2. Create a new, blank email message and attach the saved spam message to it
  3. Copy and paste the original spam message subject line into the new message subject line
  4. Send the new message to junk@office365.microsoft.com

What do I do if I think I have responded to a phishing email in College?

If you have replied to a phishing message or clicked on any links within the email body and entered your College username and password please immediately change your password and report this to the Helpdesk (+353 01 896 2000).

Finally remember..

IS Services will never ever ask for your username and password via email and you can confirm any communications from us with our website isservices.tcd.ie or the Helpdesk.

IT Security Week: College Data Protection Day 2015

This year to mark Data Protection Day 28th January Information Systems Services collaborated with Information Compliance and the Science Gallery to run a number of interesting and successful events, which you can read about below:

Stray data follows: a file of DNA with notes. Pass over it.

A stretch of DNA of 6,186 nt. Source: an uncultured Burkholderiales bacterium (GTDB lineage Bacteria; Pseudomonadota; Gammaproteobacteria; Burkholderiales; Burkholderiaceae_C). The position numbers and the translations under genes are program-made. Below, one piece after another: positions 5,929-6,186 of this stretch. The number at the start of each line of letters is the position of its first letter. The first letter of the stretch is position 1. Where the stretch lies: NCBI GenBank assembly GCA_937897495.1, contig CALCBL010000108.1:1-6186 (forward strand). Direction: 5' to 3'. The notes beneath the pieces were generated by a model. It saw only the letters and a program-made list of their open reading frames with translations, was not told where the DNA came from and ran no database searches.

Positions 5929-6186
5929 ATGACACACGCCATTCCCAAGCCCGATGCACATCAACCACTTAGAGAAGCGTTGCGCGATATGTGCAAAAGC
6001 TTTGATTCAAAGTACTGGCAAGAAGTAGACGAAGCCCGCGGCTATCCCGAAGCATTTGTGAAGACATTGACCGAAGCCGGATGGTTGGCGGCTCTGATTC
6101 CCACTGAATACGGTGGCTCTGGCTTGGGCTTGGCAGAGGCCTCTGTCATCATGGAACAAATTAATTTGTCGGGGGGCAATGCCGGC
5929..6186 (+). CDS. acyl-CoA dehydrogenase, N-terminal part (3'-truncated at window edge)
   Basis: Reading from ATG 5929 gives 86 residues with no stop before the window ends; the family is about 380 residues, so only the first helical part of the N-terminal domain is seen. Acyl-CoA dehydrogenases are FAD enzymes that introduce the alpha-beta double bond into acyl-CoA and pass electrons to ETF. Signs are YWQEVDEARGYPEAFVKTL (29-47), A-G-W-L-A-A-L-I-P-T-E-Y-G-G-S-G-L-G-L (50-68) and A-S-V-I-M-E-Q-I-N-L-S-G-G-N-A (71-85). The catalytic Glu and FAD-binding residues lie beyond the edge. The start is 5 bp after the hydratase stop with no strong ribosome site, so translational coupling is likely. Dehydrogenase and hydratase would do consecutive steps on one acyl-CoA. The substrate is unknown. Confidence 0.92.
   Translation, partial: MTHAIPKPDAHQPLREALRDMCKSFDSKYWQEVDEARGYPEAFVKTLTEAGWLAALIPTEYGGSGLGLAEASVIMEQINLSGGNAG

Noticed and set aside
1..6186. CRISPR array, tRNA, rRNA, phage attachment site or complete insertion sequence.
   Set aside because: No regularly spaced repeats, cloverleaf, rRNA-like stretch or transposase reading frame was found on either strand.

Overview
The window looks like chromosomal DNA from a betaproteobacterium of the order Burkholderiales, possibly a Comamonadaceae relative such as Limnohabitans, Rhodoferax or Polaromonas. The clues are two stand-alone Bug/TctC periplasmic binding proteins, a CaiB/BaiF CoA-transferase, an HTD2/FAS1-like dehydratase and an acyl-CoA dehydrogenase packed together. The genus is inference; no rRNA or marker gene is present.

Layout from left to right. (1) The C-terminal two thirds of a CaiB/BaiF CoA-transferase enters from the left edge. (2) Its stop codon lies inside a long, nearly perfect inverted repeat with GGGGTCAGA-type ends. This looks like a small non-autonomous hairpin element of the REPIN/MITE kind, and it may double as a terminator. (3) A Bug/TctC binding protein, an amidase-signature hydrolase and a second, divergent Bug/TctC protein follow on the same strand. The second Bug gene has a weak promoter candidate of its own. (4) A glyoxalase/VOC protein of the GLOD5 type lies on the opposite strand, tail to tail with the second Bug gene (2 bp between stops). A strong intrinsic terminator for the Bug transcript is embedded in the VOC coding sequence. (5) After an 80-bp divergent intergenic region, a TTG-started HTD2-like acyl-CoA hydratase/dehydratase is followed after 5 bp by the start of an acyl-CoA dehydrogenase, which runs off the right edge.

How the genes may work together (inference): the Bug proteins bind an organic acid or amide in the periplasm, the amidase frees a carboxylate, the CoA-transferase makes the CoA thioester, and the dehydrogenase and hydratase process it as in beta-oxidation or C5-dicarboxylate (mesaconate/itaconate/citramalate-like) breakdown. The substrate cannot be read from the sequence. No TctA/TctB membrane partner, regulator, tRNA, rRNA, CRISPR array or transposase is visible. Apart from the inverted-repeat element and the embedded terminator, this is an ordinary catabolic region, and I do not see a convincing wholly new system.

The Mystery QR Code

Did you notice a giant QR code being projected onto the Nassau Street entrance of Trinity College Dublin on the evening of Tuesday 27th January?

 

 

 

 

 

 

 

 

 

 

 

 
Over 100 people scanned the code and were asked a sequence of questions requesting personal data ranging from name, gender, email address to more sensitive data such as their data of birth, occupation and credit card details.

Without any idea of what their information would be used for or where it was going 90% of participants volunteered their name and gender while a shocking 27% of participants answered the request for details of medical conditions and their credit card number.